By: Rick Polo (Editor-in-Chief)
Artist: White Cadillac
Album: Classy Ride for Sleazy People
Release Date: 5/12/12
Imagine, if you will, that you’re speeding down the highway; top down and cranking the stereo at a blistering decibel. With your woman by your side and a case of brews in the back, you don’t exactly know where you’re going but you know you’re on the ride of your life. And you don’t want it to stop!
That’s about the most concise summation of the material heard on Classy Ride for Sleazy People, the sophomore album from Youngstown’s raunchy rockers, White Cadillac. With tongue-in-cheek themes, adrenaline pumping grooves and blistering riffs, this new disc picks up right where the group’s last effort, 2010’s Casualty of the City, left off.
“I feel that if this album doesn’t get us some traction, I don’t know what will,” said lead singer and guitarist Adam May. “This is the album where I’m scared it’s going to be tough to top. I think we topped the first one, but this new one is pretty balls out.”
“Of all the things I’ve been a part of, this album is probably what I’m most proud of,” added drummer Fred Whitacre.
Formed in the December of 2009, White Cadillac is a SteelValley supergroup of sorts, with all three of its members hailing from successful projects. Whitacre has been slamming the kit for stompcore legends Kitchen Knife Conspiracy since the late 90s. Bassist B.J. Lisko is the frontman and lead guitarist of The Turbo Lovers and May has been the mastermind behind Groove Conductor, among other projects.
Despite such diverse musical backgrounds, the members align like planets in White Cadillac.
“We were all from different projects,” said May, “and the first time we jammed together in B.J.’s basement it was like, ‘what are we going to jam on?’ So he and I busted out some stuff we already knew [from a previous project] and then some songs evolved. But this time around it was definitely really more of a collaborative effort and the songs have a different feel. I don’t think it was intentional, we’re just evolving naturally.”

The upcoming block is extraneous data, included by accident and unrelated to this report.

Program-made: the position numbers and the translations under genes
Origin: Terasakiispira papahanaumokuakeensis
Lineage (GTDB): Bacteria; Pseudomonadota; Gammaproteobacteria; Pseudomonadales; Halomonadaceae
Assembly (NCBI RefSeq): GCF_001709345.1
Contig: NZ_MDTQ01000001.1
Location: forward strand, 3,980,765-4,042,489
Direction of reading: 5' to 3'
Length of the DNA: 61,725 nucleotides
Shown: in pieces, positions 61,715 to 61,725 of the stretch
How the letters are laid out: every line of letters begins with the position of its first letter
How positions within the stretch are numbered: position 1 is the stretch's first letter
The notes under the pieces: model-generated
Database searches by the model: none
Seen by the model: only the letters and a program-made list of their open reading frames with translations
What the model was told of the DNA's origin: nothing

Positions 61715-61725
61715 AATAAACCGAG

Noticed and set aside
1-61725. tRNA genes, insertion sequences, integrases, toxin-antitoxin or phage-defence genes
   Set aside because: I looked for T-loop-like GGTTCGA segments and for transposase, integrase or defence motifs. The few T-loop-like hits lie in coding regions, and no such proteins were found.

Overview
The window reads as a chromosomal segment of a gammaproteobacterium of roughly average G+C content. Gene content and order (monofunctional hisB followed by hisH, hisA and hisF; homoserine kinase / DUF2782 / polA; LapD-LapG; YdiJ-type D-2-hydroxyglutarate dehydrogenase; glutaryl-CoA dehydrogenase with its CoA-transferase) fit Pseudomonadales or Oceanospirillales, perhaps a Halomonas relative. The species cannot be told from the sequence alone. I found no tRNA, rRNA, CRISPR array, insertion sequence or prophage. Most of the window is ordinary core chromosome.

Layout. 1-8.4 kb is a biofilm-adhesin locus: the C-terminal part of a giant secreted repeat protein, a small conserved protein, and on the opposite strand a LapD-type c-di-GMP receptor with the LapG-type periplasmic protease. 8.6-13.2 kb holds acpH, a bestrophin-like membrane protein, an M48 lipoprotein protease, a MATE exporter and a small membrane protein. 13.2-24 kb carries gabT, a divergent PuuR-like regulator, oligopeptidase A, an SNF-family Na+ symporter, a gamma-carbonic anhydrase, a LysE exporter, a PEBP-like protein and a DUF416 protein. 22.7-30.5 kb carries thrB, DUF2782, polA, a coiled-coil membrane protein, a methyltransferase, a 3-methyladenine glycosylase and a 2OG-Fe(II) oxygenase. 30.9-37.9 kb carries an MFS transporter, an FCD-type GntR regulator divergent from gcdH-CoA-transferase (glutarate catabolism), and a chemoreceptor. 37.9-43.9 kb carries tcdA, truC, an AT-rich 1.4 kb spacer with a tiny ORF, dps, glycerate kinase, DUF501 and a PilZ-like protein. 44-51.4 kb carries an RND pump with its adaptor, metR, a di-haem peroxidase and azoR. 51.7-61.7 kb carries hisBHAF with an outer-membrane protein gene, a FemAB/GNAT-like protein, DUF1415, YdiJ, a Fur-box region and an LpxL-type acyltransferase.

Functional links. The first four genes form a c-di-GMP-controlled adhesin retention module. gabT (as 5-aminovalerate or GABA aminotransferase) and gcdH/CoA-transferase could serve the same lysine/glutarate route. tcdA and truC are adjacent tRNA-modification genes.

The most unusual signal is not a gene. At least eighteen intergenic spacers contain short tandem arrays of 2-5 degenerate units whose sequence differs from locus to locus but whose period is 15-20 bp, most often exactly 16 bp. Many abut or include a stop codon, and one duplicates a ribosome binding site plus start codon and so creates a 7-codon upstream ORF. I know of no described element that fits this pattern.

“I think we were going to make songs that were straight-forward, concise, heavy and catchy,” added Whitacre. “That’s what we wanted to do.”
“People expected it to sound like our other projects melted into one,” continued May. “It doesn’t sound like any of those bands I don’t think. That wasn’t necessarily intentional. I’ll write this funky blues Prince kind of riff, then Fred slams in with some KKC-esque drums and B.J. just blows it up on bass.”
Both May and Whitacre say that the term “classy ride for sleazy people” came from a review of the band from a British magazine and well, I must say that it’s pretty spot on! The ride, being the musicality, is extremely energetic yet soulful and authentic. It’s quite sophisticated. But the rock, the raw, raunchy straight-forward rock and roll that is produced from the entity of White Cadillac, is a sleazy, stripper-filled high-octane party, not intended for the faint of heart.
Classy Ride for Sleazy People contains no ballads, and rarely slows for those dangerous curves. Each song is a punch in the face and a kick in the pants. Cuts like the album’s opener “Insomnomaniac” and “Loverman” exemplify what fans have come to know and love of the band; a shameless riff-driven rock song. Other tracks like “Today Is The Day” give a glimpse into the band’s angst-y side and “Girl Likes Girls” turns the raunch up to new levels of greatness, while “Hell Hound” provides a throwback to the mystique surrounding rock and blues music at the Mississippi delta.
“It was fun to sit in the studio and hear all these songs,” said Whitacre. “It’s great how they came to life.”